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Old 15-Jan-2013, 5:10 PM   #2
GroundUrMast's Avatar
Join Date: Oct 2010
Location: Greater Seattle Area
Posts: 4,773
Television reception is more difficult when the signal is reflected off of terrain or buildings. Strong FM signals can also interfere with TV reception.

It's unlikely that you are having trouble with signal strength. Instead, I suspect you're dealing with a signal quality problem. Many TV signal meters indicate signal quality rather than strength... the digital ATSC format provides for error correction, so your tuner has the mechanism in place to calculate both strength and error rate. There's no standard as to how signal strength or quality is reported so an indication of 50 units on one TV may be excellent while on another, 50% may be an indication of very poor strength or quality.

Back in the days of analog TV, signals that reflected off of a building would appear as a relatively stable 'ghost' image on the screen. Signals bouncing of a plane, truck or car would also appear as a ghost, but would 'flutter' as the strength and phase of the reflected signal was changing quickly due to the movement of the reflective object.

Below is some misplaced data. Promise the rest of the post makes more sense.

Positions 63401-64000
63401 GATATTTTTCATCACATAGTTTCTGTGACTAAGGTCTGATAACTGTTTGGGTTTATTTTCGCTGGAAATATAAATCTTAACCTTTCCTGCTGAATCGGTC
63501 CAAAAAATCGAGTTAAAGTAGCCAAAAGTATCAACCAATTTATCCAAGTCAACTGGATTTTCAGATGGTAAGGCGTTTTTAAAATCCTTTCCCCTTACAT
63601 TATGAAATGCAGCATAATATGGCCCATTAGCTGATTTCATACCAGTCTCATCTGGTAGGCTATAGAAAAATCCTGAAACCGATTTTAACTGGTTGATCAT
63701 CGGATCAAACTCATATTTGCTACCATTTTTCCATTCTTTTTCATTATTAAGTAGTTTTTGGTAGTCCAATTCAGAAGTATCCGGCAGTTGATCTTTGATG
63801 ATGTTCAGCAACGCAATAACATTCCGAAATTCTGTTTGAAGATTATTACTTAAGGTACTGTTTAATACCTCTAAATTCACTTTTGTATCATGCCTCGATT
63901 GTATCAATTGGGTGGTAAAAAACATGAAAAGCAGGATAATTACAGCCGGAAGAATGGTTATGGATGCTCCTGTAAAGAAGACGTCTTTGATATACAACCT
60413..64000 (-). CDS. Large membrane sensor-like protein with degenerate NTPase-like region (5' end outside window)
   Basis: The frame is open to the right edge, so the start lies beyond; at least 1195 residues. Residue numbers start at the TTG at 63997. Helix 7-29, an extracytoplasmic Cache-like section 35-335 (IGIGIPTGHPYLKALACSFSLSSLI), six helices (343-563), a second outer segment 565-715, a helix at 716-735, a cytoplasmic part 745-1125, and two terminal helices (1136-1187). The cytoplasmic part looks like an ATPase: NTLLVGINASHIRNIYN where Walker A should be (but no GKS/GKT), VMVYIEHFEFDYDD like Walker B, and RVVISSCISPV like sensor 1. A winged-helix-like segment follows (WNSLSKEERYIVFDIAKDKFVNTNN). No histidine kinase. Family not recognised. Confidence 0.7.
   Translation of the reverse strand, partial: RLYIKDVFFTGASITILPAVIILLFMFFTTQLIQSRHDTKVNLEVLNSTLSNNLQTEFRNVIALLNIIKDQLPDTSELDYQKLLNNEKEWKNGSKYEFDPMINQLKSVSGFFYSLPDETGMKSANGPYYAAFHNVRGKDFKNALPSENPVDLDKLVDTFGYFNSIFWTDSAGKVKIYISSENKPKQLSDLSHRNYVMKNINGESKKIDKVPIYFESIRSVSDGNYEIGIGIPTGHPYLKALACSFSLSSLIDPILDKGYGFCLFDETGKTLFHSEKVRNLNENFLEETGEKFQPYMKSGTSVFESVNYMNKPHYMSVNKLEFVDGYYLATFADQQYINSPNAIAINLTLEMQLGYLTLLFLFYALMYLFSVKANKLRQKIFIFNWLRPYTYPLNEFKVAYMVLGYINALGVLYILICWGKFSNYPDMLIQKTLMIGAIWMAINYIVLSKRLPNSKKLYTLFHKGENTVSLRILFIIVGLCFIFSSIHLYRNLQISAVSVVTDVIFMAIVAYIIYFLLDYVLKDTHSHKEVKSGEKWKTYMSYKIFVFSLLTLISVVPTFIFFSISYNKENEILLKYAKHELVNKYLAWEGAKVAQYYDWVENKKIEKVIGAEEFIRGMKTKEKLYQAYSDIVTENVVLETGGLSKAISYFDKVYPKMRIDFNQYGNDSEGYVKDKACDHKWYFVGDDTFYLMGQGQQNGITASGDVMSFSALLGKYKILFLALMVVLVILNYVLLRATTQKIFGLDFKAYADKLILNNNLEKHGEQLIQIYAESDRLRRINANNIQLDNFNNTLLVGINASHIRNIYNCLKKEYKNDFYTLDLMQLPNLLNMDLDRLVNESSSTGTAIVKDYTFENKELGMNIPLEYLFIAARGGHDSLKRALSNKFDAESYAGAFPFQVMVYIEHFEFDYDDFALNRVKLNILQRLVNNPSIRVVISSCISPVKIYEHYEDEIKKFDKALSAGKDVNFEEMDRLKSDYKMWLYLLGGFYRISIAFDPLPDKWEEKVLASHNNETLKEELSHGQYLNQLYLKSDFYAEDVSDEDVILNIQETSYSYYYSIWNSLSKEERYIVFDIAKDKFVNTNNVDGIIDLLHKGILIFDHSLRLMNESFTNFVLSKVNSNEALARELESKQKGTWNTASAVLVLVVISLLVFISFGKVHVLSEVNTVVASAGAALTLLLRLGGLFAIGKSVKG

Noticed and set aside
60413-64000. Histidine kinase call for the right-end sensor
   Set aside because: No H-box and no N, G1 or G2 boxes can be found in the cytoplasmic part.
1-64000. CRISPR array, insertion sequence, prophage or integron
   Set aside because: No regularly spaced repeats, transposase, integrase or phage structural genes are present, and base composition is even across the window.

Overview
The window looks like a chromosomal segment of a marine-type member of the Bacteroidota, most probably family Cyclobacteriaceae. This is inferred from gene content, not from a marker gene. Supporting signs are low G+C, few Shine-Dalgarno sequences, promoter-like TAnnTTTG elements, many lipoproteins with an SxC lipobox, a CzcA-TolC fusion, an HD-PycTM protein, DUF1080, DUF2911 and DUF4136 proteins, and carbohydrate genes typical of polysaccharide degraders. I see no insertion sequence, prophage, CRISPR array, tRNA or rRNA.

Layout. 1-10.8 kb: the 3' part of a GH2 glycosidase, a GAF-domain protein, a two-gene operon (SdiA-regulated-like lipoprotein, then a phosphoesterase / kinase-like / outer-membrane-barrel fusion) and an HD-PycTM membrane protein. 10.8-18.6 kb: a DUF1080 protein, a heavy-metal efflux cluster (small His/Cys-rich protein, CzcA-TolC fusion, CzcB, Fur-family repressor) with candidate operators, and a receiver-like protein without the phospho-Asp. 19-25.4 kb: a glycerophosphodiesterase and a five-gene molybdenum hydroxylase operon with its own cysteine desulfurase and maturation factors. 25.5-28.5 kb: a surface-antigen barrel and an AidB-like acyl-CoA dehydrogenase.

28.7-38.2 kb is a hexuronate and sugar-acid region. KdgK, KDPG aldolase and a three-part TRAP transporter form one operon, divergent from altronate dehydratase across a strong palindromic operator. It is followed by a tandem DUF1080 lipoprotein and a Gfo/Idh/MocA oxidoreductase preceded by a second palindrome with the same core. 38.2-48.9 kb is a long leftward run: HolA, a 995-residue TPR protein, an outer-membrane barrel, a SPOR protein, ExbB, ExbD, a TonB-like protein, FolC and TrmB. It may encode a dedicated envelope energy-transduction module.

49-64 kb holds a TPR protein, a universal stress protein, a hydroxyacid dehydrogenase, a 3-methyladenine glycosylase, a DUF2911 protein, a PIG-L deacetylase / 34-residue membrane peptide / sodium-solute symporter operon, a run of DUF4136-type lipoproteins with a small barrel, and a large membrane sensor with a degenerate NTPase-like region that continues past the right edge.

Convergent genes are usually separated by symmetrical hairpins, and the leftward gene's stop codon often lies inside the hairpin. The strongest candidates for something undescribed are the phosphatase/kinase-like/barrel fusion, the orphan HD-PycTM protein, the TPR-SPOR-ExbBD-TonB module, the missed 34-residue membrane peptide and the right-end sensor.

Now, in a digital format, ghosting has been eliminated. So long as the tuner can keep a lock on the signal and recover the data error free, you see essentially a perfect picture.

If you can't get a lock on a signal, try:
Changing the aim of the antenna.
Changing the location of the antenna.
Adding an FM trap.
Changing to a more directional antenna.

In this case, you're blessed with many strong signals. So, an amplifier is not needed or advised. An amplifier in this situation would very likely overload, leaving you with less reliable reception.
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